Several recent studies asked families and whānau with high service needs how they experienced accessing benefits and other services (Auckland City Mission, 2014; Baker et al, 2012; Ministry for Women, 2018; Pipi & Torrie, 2018). For families and whānau in the studies, the level of financial assistance provided through the benefit system was often inadequate. To access support, families and whānau often needed to engage with multiple staff within MSD and across different government agencies. While some reported positive interactions, many found the experience unpleasant, time consuming, humiliating and frustrating. The system was seen as complicated. Some families and whānau were not aware of their entitlements and obligations. Some with a high need for support avoided engaging with MSD and other agencies.

Figure 4: Benefits paid to people by family type as at June 2017

A pie chart shows the benefits paid to people by family type as at June 2017.

Source: MSD, 2018a.

Note: There is a small amount of imprecision in these figures because a partnered person is recorded as single when benefit is paid in Australia, and where the partners are on different benefits (but paid at half married rate each) – for instance, a couple where one is receiving Jobseeker Support and the other Supported Living Payment -Carer because they are caring for someone. 

Text alternative for figure 4

A pie chart shows the benefits paid to people by 4 family types as at June 2017.

  • Single without children - 63%
  • Single with children - 30%
  • Couple with children - 3.5%
  • Couple without children - 3.5%


Many adults receiving a benefit because they have or are caring for someone with a health condition or a disability have poor outcomes

Life outcomes for people with work-limiting health conditions or disabilities are poor, compared with outcomes for the general population. The welfare system plays an important role in supporting such people but is failing to do all that it could.

The number of people on health and disability benefits has remained high, despite efforts to reduce numbers. As at September 2018,[16] 58,234 received Jobseeker Support – Health Condition or Disability (JS-HCD) and 83,828 received Supported Living Payment (SLP) (MSD, 2018b) [17]. People receiving either benefit for a health condition or disability make up the largest group (49%) of working-age people receiving a benefit. A further 8,585 people receive SLP Carers because they care for someone with a health condition or disability [18]. People receiving a benefit because they have a health condition or disability or care for someone with a health condition or disability make up 53% of all working-age benefit recipients (WEAG, 2019k).

These figures are likely to underestimate the number of people receiving a benefit who have a health condition or disability or care for someone with a health condition or a disability. People receiving other working-age benefits (for example, Sole Parent Support, Jobseeker Work Ready) are not asked whether they have a health condition or disability. Research suggests that people on other benefits are likely to have health conditions or disabilities, especially mental health conditions (OECD, 2018b)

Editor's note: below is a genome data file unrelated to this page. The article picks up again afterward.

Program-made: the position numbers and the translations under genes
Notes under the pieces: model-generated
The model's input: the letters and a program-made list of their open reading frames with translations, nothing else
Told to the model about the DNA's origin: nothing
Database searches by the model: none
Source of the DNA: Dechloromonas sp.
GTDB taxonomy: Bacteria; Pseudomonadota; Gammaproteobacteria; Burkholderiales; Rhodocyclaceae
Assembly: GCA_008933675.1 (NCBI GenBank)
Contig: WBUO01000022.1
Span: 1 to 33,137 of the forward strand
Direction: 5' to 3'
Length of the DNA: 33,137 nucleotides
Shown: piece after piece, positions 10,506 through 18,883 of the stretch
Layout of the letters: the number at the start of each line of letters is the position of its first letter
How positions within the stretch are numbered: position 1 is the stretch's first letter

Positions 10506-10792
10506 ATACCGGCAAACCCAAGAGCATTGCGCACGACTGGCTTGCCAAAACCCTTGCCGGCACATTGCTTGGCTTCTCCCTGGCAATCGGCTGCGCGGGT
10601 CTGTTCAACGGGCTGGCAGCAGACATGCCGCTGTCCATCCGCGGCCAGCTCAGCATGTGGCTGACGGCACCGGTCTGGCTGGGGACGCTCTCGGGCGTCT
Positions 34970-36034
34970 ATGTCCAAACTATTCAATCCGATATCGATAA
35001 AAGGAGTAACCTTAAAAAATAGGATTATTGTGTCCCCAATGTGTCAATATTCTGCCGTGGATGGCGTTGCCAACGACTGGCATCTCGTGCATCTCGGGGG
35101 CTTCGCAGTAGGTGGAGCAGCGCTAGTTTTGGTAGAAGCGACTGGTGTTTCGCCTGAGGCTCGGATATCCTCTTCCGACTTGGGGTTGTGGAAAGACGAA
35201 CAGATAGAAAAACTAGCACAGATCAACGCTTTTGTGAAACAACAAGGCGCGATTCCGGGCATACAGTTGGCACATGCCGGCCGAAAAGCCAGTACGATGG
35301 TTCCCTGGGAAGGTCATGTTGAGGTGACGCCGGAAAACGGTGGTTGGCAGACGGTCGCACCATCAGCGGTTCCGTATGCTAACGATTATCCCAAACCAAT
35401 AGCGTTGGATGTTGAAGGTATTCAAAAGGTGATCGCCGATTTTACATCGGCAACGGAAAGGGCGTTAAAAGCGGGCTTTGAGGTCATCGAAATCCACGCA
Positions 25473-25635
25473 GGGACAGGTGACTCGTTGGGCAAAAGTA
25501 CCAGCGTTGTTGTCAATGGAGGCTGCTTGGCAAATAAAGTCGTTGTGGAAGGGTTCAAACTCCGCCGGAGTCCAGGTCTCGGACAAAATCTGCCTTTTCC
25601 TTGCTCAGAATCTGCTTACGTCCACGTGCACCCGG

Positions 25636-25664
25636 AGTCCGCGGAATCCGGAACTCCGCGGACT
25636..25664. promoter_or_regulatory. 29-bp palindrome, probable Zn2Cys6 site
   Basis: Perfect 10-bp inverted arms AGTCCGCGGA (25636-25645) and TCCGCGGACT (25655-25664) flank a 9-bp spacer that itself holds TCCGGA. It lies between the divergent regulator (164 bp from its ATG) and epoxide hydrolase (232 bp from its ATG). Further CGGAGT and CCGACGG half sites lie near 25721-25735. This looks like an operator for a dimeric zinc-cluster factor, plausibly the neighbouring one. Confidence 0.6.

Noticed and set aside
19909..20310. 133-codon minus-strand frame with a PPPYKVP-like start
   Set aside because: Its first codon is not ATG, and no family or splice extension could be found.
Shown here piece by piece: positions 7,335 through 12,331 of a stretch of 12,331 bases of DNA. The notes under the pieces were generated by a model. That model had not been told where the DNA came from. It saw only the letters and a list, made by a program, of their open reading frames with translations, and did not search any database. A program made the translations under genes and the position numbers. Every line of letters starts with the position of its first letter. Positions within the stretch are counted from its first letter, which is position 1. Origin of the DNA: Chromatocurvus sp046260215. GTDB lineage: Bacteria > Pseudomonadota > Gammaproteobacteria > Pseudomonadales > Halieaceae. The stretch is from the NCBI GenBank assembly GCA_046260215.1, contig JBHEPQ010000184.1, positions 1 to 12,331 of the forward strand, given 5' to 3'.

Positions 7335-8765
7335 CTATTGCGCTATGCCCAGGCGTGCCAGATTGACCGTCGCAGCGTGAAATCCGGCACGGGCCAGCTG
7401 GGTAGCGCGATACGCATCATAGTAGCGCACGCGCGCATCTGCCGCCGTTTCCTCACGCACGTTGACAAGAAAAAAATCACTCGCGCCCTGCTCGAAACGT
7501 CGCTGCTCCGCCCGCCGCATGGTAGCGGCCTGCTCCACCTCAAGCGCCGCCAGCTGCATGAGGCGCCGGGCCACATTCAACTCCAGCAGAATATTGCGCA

In New Zealand, the association between poverty and benefit receipt is strong, and Māori and Pacific People are disproportionately adversely affected. Poor quality housing, overcrowding, homelessness, alcohol and other drug addictions, and intergenerational trauma are additional factors. Māori are disproportionately represented among those receiving SLP (24%), JS-HCD (30%) and SLP Carers (38%). Māori represented 12.7% (or 340,100) of the total labour force in 2017 (MBIE, 2017). Pacific People make up a small proportion of people receiving JS-HCD (5%) and SLP (7%). Most recipients of health and disability benefits are aged over 40. Many have no educational qualifications. The majority are single and without dependent children. Few have earnings while on benefit, and long-term receipt of benefit is common (WEAG, 2019k).

The composition of the population on benefit for reasons of ill-health or disability has changed in recent decades. Proportionately more people now receive a benefit for a health condition or disability because they have a mental health condition. People with a mental health condition make up the largest proportion of those receiving both health and disability benefits (48% of JS-HCD and 36% of SLP recipients). Of concern, is that greater proportions of younger JS-HCD and SLP recipients have a mental health condition [19]. These figures are likely to underestimate the number of people receiving a benefit with a mental health condition because comorbidity is common and MSD often only reports on the primary incapacity listed on the medical certificate. Musculoskeletal disorders are also common among JS-HCD recipients. Among those receiving SLP, a large proportion has intellectual disabilities or congenital conditions (WEAG, 2019k).